The guys from Fowler’s Makery and Mischief dropped by the Home Depot and spent over $1200 on cordless leaf blowers, lumber, and hardware to build a fun and totally ridiculous craft. The finished hovercraft uses six leaf blowers to hover, and another four for thrust and steering. See it in action at the 38-minute mark.
If you want a loud noisemaker, you could always buy one of those compressed air horns, but if you prefer something that you can reuse over and over, check out HABU’s build – which uses a modded cordless power drill and a small compressor pump to blow air through a pair of horns.
One of the big problems with Roombas and other robot vacuum cleaners is that they can’t go up or down stairs. Leave it to builder Peter Sripol and his pals to come up with a solution. They attached three ducted fans to a cheap Roomba knock-off, so it can fly like a drone between floors.
Joystick-based controllers are great for casual gamers, but hardcore players prefer a mouse and keyboard for precise control. Tech Yesterday shows off a custom-made gamepad with a thumb-driven optical sensor to bring mouse-like precision to a handheld controller thanks to a miniature optical circuit. (Thanks, Lambert!)
Airplane enthusiast Peter Sripol’s followers gave him a challenge: Could he build an airplane that’s entirely propelled by PC cooling fans? After testing a few different fans and configurations, he came up with a lightweight design he was satisfied with. We wonder if it could be scaled up with more fans and batteries.
Wonder World shows us an unusual guitar that uses a motorized wheel to strum its strings, so the person playing it only needs to worry about the frets. Anthony Dickens‘ unique instrument has a other interesting innovations like the ability to output sounds one string at a time with the push of a button.
Product designer and engineer Jude Pullen created this internet-connected globe that doubles as an international radio tuner. By rotating it to a location beneath its pointer, you can listen to streaming audio from over 2,000 stations around the world. Find the build guide on Instructables and read more on DesignSpark.
We already know that using saw blades as wheels can provide traction on ice. With this in mind, The Q replaced the wheels on his bicycle with gigantic circular saw blades, then took it for a little spin on a frozen lake. We know it looks cool, but it seems like this could end very badly.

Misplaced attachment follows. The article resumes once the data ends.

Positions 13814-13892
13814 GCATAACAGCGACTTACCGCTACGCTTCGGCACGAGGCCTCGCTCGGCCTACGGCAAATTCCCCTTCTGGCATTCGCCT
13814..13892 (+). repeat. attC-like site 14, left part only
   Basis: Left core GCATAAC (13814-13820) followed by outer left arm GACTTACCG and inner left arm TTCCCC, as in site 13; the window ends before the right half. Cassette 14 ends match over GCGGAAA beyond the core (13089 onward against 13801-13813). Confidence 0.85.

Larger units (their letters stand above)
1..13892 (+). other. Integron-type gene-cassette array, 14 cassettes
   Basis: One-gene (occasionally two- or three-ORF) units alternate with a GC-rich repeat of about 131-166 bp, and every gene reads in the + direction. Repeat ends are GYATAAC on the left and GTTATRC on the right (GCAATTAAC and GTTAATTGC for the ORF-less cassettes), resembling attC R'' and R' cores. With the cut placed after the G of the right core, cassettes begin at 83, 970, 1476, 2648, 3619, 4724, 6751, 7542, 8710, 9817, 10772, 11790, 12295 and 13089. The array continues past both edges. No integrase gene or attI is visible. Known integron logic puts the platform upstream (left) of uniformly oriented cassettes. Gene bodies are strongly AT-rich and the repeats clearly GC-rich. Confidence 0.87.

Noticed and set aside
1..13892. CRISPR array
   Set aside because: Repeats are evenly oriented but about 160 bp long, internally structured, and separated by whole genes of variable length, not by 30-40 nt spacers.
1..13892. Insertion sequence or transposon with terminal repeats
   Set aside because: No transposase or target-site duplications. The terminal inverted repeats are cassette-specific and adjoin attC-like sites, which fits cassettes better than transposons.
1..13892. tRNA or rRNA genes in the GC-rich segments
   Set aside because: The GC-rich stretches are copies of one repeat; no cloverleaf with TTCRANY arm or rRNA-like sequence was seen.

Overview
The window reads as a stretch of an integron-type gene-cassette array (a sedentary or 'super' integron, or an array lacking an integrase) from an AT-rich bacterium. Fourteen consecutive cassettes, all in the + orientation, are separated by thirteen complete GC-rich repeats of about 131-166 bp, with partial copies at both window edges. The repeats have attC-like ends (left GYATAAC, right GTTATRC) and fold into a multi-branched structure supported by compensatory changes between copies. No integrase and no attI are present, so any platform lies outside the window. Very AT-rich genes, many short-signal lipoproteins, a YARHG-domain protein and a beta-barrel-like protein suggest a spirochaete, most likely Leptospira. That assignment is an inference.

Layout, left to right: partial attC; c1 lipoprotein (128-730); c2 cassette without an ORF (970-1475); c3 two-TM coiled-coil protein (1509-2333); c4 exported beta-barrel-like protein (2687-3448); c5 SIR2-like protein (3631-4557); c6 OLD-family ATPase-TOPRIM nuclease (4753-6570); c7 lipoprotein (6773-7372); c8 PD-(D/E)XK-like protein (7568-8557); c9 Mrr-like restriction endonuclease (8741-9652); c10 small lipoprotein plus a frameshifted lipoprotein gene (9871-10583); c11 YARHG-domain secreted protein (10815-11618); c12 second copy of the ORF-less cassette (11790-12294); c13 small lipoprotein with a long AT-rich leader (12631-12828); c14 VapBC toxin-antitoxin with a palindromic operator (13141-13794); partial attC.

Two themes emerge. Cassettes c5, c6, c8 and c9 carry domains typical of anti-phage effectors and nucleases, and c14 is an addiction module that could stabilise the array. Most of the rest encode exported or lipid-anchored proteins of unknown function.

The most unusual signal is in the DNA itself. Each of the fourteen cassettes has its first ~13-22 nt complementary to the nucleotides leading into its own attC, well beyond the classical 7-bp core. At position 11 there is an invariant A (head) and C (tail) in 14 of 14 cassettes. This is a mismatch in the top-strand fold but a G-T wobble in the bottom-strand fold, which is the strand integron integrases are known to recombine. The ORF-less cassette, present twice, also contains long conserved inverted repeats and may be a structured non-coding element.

GingerofMods shows off an amazing portable game system that he built using parts from a Nintendo Wii. The trick to building the handheld was cutting up the Wii’s original circuit board and wiring them together with a mix of custom boards and circuits designed by Ginger and others in the modding community.
The Q typically spends his time building things that aren’t particularly useful. But this time out, he came up with a design for a saw that can cut through tree limbs twice as fast as usual. The saw uses a pair of blades and a spring to clamp down against the wood to double cutting speed.
Grind Hard Plumbing Co. continues to upgrade and retrofit their insane 100hp Power Wheels Jeep. For extra winter fun, they swapped out its tires and replaced them with Camso UTV tracks that can tear through snow like it’s nothing. Though they don’t seem to be the most durable things.
Now that Hacksmith Industries is done playing around with their jet-powered canoe, they’re ready for something better suited to winter sports. Rather than start from scratch, they swiped one of the jet engines from the boat and attached it to the rear end of a snowboard. If the idea seems familiar, it’s because it’s a remake.
The whole idea behind SD and MicroSD cards is that they’re small enough to carry around in your pocket. But that also means they’re easy to lose. Useless Mod solved this problem by building a 10x size scale replica of a SanDisk SDXC memory card that’s guaranteed not to get lost, and actually works as a storage device.